Wool Super Numbers
Increasingly in ready to wear, you see wool advertised as “Super 100s” etc. What does this mean? Super numbers define how thin wool yarn is – the higher the number, the finer the wool. We have seen how cotton Super numbers are defined by rather an archaic formula: with wool it has been reduced to a simple measurement.
The width of wool fibres are measured in microns (one millionths of a metre). The table below shows the different grades of Super numbers:
The theory is that the thinner and finer the wool, the softer and more refined the garment is. However, many of our customers actually opt for a Super 90s or even 80s fabric, such as a Dugdale plainweave.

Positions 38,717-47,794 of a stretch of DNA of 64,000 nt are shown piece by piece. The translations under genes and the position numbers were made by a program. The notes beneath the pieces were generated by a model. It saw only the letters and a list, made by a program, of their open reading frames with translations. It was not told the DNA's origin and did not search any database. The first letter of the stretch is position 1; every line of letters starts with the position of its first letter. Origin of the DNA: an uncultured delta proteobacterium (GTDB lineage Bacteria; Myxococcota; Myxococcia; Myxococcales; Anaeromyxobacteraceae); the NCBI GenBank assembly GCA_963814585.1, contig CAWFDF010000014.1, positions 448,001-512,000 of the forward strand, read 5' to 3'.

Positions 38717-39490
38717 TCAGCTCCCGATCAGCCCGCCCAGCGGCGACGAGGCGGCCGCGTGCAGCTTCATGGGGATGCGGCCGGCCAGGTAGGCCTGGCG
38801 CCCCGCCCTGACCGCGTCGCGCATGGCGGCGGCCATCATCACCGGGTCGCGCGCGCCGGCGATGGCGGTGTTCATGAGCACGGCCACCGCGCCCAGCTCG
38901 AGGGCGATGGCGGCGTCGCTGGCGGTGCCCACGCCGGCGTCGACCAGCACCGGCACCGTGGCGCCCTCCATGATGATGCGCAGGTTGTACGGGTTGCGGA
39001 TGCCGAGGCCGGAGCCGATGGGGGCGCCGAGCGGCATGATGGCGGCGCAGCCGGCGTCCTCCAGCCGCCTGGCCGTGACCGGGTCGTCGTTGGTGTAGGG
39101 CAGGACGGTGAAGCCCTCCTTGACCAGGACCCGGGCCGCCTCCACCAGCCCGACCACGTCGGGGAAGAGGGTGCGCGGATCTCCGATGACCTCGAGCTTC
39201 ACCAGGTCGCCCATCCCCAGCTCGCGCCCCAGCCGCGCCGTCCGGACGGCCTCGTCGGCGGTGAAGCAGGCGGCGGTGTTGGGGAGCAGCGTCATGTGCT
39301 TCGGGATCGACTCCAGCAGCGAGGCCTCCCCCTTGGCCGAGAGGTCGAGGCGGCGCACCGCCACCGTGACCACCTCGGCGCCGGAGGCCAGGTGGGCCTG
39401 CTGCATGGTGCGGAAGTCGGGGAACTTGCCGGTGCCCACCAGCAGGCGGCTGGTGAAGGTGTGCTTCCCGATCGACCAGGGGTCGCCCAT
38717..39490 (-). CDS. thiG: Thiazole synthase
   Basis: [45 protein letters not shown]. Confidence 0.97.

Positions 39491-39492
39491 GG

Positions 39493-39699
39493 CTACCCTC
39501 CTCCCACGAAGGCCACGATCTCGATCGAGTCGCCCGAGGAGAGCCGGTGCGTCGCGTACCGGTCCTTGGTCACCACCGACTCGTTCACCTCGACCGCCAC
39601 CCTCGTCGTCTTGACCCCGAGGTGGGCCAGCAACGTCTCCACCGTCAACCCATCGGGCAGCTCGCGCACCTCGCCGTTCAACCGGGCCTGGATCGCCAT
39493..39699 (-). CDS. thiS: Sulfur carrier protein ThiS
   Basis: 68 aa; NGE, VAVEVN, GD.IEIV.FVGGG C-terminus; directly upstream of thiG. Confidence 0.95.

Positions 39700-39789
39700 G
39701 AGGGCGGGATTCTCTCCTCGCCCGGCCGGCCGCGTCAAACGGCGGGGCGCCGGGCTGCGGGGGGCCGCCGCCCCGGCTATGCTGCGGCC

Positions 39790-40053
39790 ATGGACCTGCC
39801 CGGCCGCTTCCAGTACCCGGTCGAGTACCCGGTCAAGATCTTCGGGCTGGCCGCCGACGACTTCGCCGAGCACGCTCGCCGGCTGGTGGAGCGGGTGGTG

This is because thicker yarn has some advantages: the extra weight in the cloth helps it to drape better; the thicker yarn makes it more resilient; and thicker yarns hold a crease better as well. Delicate fibres should be packed close together in a good tight weave, otherwise the cloth will be very weak. Heavier yarns can be in a tight close weave or they can be used in a more open weave allowing great breathability while retaining their durability.
The customer can judge softness by touch but the quality of construction is very hard to find out until a year or two down the line when it is too late. The quality of British weaving is second to none and it focuses on longevity and durability. The bottom line is that you shouldn’t be seduced by the feel of a cloth or Super numbers, and every cloth has its good points and bad points – and trust your tailor to guide you!